Spending so much on a sure thing?


It’s that time of the year again, the dog days of summer, and that means three short columns for the price of one.

The Construction Boom Ahead for Providence: Construction firms across the board and across the nation have taken a beating in the Great Recession, and that slowdown affects all the tradespeople that construction firms hire to get the jobs done – everyone from consulting engineers to steel erectors to masons and plumbers. During the past year construction employment remained stagnant or actually declined in a host of metro areas, including the Providence-Warwick metro area. Many construction tradespeople have had to subsist on unemployment and union assistance in these lean times.
Here in Rhode Island, firms have engaged in a fierce contest for the few projects that have gone ahead – most of them coming out of higher education institutions and a rare project like my firm’s building expansion and office renovation. Even the big boys, like Gilbane which has largely left its home state for major work elsewhere, are eyeing the local landscape for whatever projects they can capture, and no project is as big as the I-195 Redevelopment project which is still in the planning stages.
This 30-acre project will be the largest land redevelopment undertaking since moving the rivers and building the mall in the 1970s-80s. The recaptured land for the so-called “Knowledge District” will expand the capital city’s footprint and further expand our medical, life sciences and educational capabilities and employment. When groundbreakings take place, the construction firms and associated trades will enjoy a long overdue building bonanza.

Why Spend So Much on a Sure Thing? Twin Rivers’ owners are spending a bundle on TV and radio ads in support of the upcoming referendum on adding table games. The scenic TV spot is noteworthy for what it never shows, which is the grim reality inside the slots parlor. Instead it focuses on how beneficial it will be for the state to have the added revenue from blackjack and roulette tables. An outdoor source tells me that billboards on Route 95 will soon be appearing to oversize the message.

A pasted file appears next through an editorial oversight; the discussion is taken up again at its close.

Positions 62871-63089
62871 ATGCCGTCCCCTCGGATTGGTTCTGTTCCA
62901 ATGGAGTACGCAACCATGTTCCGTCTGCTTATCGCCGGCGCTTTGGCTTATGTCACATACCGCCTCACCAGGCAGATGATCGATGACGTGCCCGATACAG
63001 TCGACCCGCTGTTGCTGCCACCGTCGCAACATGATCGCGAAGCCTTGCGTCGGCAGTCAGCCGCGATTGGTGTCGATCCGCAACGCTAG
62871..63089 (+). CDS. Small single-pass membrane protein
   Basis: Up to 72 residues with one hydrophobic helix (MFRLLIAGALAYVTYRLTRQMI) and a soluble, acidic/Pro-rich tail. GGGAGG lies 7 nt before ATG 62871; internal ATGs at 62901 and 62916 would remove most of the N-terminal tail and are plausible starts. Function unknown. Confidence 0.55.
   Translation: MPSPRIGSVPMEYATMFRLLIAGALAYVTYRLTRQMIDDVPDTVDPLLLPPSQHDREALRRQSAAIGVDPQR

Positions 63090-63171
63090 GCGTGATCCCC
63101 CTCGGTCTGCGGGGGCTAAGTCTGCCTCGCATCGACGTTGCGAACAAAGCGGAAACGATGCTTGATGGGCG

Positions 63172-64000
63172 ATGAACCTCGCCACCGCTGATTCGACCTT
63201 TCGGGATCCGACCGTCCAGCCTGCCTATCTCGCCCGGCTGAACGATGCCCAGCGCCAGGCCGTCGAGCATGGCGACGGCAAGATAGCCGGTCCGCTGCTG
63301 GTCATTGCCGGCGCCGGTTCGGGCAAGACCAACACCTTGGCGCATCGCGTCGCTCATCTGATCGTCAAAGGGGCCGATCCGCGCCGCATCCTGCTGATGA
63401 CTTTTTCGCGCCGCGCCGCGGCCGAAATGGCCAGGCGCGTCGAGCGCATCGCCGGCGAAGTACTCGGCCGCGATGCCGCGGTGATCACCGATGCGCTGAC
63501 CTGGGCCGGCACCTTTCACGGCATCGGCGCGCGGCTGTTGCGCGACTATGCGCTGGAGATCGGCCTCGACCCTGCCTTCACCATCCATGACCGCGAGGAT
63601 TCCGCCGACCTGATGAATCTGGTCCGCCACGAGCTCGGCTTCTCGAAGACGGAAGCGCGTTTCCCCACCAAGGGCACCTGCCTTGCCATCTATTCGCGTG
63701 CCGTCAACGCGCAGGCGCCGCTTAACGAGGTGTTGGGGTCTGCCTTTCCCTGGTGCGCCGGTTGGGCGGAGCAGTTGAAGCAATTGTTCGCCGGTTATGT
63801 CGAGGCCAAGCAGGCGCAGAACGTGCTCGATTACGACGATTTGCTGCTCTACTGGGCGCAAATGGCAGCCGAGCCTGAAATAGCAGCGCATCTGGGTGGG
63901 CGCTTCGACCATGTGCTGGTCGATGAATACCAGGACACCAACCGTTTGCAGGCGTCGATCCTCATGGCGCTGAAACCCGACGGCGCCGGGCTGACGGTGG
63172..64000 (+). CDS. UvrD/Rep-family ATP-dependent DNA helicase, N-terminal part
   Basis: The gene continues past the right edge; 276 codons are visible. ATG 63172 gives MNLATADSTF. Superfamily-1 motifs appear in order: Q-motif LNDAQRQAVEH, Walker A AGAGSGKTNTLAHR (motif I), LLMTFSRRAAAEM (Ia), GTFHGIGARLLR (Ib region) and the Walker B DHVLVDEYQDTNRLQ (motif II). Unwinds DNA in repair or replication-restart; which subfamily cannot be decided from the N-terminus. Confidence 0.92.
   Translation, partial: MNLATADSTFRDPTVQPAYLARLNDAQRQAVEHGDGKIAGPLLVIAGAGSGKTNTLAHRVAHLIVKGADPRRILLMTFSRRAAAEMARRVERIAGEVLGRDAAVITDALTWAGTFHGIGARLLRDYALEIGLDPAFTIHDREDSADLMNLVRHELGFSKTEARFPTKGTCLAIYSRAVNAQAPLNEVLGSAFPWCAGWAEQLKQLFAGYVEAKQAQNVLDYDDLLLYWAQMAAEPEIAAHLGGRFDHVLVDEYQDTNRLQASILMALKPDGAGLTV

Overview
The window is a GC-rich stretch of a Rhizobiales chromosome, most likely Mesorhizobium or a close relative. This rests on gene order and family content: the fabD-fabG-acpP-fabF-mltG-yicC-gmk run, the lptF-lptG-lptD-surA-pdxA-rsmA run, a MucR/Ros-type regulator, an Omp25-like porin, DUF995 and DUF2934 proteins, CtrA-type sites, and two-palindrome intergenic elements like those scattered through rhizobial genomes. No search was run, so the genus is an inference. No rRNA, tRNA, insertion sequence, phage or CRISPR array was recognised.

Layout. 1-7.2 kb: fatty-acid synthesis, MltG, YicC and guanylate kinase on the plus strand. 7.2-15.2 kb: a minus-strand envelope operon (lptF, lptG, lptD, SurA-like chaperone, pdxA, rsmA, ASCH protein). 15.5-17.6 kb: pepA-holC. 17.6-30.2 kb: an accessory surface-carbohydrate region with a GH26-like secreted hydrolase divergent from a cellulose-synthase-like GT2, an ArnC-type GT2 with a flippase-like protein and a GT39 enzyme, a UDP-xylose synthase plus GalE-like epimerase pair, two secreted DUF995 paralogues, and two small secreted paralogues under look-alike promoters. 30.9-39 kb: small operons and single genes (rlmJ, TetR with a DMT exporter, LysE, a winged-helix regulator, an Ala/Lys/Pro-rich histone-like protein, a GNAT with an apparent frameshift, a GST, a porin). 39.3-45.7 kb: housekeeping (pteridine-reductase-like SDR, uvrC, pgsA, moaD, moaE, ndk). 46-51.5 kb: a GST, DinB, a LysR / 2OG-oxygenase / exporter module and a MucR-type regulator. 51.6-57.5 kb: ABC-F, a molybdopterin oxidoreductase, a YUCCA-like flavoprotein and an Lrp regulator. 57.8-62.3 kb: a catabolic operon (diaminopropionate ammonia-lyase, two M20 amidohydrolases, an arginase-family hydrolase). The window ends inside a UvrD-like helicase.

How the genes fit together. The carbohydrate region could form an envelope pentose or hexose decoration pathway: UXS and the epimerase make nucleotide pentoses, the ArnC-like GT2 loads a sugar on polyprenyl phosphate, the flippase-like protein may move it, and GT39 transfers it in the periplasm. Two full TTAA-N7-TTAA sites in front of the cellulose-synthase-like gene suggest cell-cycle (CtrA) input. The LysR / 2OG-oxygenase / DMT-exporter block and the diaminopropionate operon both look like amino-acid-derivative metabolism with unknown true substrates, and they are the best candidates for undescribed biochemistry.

But why spend so much on such a sure thing? While I haven’t seen a recent poll on how the public feels about adding table games, it has to be overwhelmingly positive. This is not going to be a repeat of the Narragansett’s-Harrah’s battle and the West Warwick casino proposal. Rhode Islanders accept the fact that we’re in bed with the devil on gambling, so what added mischief is involved in adding table games? The referendum question will be approved by a strong margin – otherwise voters will be cutting their own throats.
As I wrote in my last column, the bigger issue facing the state is the looming danger posed by Massachusetts’ entry into casino gambling. Even though it won’t materialize until 2017, the thunderclouds can be seen on the horizon and the state needs to start planning for a significant drop in revenue that will have to be made up somehow.

$21 million for a Bike Path? RIDOT plans call for spending $21 million dollar on a bike and pedestrian bath across the 195 Washington Bridge at a time when the same agency is crying poverty when it comes to fixing dangerously weakened bridge spans and overpasses across the state. The bike path will extend the Easy Bay Bike Path across the bridge with a widened space that will accommodate bikers, joggers and walkers while providing new decorative lighting and benches.
Naturally, spending $21 million on such a small space for a small minority – when collapsing infrastructure is everywhere in the state (the critical Route 6/10 interchange is being held up in part by steel shoring and wood)- has raised some eyebrows and prompted a good deal of frustrated venting about “priorities.”
No kidding.


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